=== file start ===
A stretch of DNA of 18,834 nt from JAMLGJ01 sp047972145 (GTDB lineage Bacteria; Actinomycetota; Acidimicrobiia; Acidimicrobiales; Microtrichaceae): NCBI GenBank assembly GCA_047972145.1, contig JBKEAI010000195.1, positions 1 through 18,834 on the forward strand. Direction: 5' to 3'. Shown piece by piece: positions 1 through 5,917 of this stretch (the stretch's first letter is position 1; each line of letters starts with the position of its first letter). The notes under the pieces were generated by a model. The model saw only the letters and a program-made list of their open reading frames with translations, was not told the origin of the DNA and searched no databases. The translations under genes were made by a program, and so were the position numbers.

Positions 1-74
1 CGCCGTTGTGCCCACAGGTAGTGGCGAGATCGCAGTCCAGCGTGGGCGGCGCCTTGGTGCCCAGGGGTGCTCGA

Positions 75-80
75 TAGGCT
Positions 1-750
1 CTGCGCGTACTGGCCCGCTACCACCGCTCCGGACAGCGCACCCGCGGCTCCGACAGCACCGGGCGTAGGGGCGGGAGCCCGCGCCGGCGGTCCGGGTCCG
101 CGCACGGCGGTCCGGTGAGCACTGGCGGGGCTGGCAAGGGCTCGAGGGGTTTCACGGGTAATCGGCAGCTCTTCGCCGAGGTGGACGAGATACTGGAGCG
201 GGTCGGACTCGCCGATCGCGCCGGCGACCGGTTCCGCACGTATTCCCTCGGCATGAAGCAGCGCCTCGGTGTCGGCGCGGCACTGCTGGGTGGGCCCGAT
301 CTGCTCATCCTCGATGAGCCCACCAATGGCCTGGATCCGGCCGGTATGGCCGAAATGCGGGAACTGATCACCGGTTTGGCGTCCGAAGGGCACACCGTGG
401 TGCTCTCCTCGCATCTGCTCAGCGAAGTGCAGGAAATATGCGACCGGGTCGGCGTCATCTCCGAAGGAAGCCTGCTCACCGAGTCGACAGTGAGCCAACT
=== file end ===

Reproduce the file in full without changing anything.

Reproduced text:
A stretch of DNA of 18,834 nt from JAMLGJ01 sp047972145 (GTDB lineage Bacteria; Actinomycetota; Acidimicrobiia; Acidimicrobiales; Microtrichaceae): NCBI GenBank assembly GCA_047972145.1, contig JBKEAI010000195.1, positions 1 through 18,834 on the forward strand. Direction: 5' to 3'. Shown piece by piece: positions 1 through 5,917 of this stretch (the stretch's first letter is position 1; each line of letters starts with the position of its first letter). The notes under the pieces were generated by a model. The model saw only the letters and a program-made list of their open reading frames with translations, was not told the origin of the DNA and searched no databases. The translations under genes were made by a program, and so were the position numbers.

Positions 1-74
1 CGCCGTTGTGCCCACAGGTAGTGGCGAGATCGCAGTCCAGCGTGGGCGGCGCCTTGGTGCCCAGGGGTGCTCGA

Positions 75-80
75 TAGGCT
Positions 1-750
1 CTGCGCGTACTGGCCCGCTACCACCGCTCCGGACAGCGCACCCGCGGCTCCGACAGCACCGGGCGTAGGGGCGGGAGCCCGCGCCGGCGGTCCGGGTCCG
101 CGCACGGCGGTCCGGTGAGCACTGGCGGGGCTGGCAAGGGCTCGAGGGGTTTCACGGGTAATCGGCAGCTCTTCGCCGAGGTGGACGAGATACTGGAGCG
201 GGTCGGACTCGCCGATCGCGCCGGCGACCGGTTCCGCACGTATTCCCTCGGCATGAAGCAGCGCCTCGGTGTCGGCGCGGCACTGCTGGGTGGGCCCGAT
301 CTGCTCATCCTCGATGAGCCCACCAATGGCCTGGATCCGGCCGGTATGGCCGAAATGCGGGAACTGATCACCGGTTTGGCGTCCGAAGGGCACACCGTGG
401 TGCTCTCCTCGCATCTGCTCAGCGAAGTGCAGGAAATATGCGACCGGGTCGGCGTCATCTCCGAAGGAAGCCTGCTCACCGAGTCGACAGTGAGCCAACT